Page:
determines eligibility for enrollment in qualified healthcare
plans through Vermont Health Connect "in accordance with
applicable provisions of federal and state law and
regulations" pursuant to its Health Benefit Eligibility
and Enrollment Rules. Health Benefit Eligibility and
Enrollment Rule 2.05, Code of Vermont Rules 13 170 001
[hereinafter HBEE Rules],
4. The critical federal regulation in this case is Treasury
Regulation § 1.36B-2. Under that regulation, an
applicable taxpayer-defined as "a taxpayer whose
household income is at least 100 percent but not more than
400 percent of the Federal poverty line for the
taxpayer's family size for the taxable year"-may
obtain the federal subsidies if the taxpayer is enrolled in a
healthcare plan through an exchange and is not eligible for
MEC other than through the exchange. Treas. Reg. §
1.36B-2(a)-(b). In general, "an employee who may enroll
in an eligible employer-sponsored plan . . . and an
individual who may enroll in the plan because of a
relationship to the employee (a related individual) are
eligible for minimal essential coverage under the plan."
Id. § 1.36B-2(c)(3); HBEE Rule 23.01(c)(2)
(same). "An employee or related individual may be
eligible for minimum essential coverage under an eligible
employee-sponsored plan . . . if the employee or related
individual could have enrolled in the plan . . .
during an open or special enrollment period." Treas.
Reg. § 1.36B-2(c)(3)(iii) (emphasis added); HBEE Rule
5. Pursuant to these rules, if J.H. is eligible for MEC under
her husband's healthcare plan-meaning she "could
have enrolled" in the plan-she may not receive federal
or state subsidies through a Vermont Health Connect plan on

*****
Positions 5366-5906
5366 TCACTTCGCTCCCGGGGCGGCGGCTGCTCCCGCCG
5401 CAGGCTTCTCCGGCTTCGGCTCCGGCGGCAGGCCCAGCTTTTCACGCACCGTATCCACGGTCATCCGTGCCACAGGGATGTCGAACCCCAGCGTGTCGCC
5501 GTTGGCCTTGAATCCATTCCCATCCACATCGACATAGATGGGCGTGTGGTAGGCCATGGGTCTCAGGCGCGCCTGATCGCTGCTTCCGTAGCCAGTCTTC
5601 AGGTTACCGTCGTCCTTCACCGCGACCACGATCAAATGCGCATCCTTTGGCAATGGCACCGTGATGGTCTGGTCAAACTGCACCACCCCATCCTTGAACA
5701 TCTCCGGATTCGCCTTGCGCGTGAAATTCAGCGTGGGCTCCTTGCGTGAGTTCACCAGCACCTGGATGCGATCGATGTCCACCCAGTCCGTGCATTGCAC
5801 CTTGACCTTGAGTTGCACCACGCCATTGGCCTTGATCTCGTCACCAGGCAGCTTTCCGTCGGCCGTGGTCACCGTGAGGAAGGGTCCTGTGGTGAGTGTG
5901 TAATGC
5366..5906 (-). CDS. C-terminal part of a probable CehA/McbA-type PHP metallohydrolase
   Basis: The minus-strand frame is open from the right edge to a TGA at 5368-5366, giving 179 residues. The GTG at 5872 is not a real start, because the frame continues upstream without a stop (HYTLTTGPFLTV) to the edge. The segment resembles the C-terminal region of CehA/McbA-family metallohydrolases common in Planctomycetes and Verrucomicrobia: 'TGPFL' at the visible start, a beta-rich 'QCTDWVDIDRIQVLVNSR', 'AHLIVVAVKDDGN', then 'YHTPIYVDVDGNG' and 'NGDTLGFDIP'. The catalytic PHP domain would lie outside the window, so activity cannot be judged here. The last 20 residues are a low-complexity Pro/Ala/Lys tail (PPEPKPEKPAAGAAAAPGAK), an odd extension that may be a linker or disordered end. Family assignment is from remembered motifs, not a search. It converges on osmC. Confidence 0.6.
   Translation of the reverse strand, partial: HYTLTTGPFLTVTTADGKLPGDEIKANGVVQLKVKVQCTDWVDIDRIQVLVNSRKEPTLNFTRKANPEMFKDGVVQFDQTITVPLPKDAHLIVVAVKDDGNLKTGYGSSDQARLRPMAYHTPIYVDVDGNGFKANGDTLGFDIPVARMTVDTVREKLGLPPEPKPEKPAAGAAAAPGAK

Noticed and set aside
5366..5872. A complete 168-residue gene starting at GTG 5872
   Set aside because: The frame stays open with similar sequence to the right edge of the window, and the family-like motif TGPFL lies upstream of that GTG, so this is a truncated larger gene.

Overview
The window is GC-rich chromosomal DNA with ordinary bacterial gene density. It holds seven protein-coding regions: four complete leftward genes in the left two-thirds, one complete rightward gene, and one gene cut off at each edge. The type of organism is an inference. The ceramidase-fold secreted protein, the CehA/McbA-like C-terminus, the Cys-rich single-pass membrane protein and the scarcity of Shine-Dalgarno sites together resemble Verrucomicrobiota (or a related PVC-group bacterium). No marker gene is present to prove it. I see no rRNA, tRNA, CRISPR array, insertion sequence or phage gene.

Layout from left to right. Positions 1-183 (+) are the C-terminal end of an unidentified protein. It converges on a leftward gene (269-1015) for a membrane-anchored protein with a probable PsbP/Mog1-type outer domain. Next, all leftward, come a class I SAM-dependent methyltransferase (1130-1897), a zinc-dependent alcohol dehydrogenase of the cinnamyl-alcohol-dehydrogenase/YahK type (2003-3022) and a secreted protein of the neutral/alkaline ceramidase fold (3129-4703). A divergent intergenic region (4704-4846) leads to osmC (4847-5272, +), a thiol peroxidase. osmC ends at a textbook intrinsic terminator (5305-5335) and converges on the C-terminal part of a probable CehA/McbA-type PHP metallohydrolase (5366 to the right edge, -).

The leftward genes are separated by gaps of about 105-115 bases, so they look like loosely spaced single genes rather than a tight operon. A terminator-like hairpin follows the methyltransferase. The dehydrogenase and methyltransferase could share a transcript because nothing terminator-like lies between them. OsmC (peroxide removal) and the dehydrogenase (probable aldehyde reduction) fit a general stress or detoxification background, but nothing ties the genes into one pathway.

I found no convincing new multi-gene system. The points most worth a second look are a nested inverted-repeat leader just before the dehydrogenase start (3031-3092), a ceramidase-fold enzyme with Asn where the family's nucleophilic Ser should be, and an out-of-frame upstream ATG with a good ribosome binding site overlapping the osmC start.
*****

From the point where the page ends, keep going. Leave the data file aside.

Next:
6. The salient facts in this case are undisputed. J.H.
previously received Medicaid through the Dr. Dynasaur program
but aged out of the program upon turning nineteen in 2013.
The State continued to provide her with coverage under the
program for two more years, however, due to an administrative
error. In October 2015, DCF notified J.H. that her Dr.
Dynasaur coverage would terminate at the end of that month
but that she could apply for coverage through Vermont Health
7. The following month, J.H. applied for healthcare coverage
on the exchange. She reported that she was newly married, had
a total gross household income of $36, 868, and that her
husband's employer offered healthcare insurance to him
and to her as a spouse. The coverage available under the
husband's employer-sponsored plan met the Affordable Care
Act's MEC standards. Under the plan's terms, J.H.
could not enroll in it unless her husband also enrolled.
8. J.H.'s husband, as an unadopted former foster child
over the age of eighteen, is eligible for Medicaid until he
reaches the age of twenty-six. HBEE Rule 9.02(2)(e). Persons
with this status are eligible for Medicaid regardless of the
amount of their household income. Id. Rule 9.03(e).
The husband could have enrolled in his employer-sponsored
plan, but he chose not to do so because he had available to
him premium-free Medicaid coverage.
9. Based on these facts, DCF's Economic Services Division
concluded that the husband's employer-sponsored plan was
available to both J.H. and her husband and that J.H. was
therefore ineligible to receive subsidies for insurance
purchased through Vermont Health Connect. J.H. appealed to
the Human Services Board, ...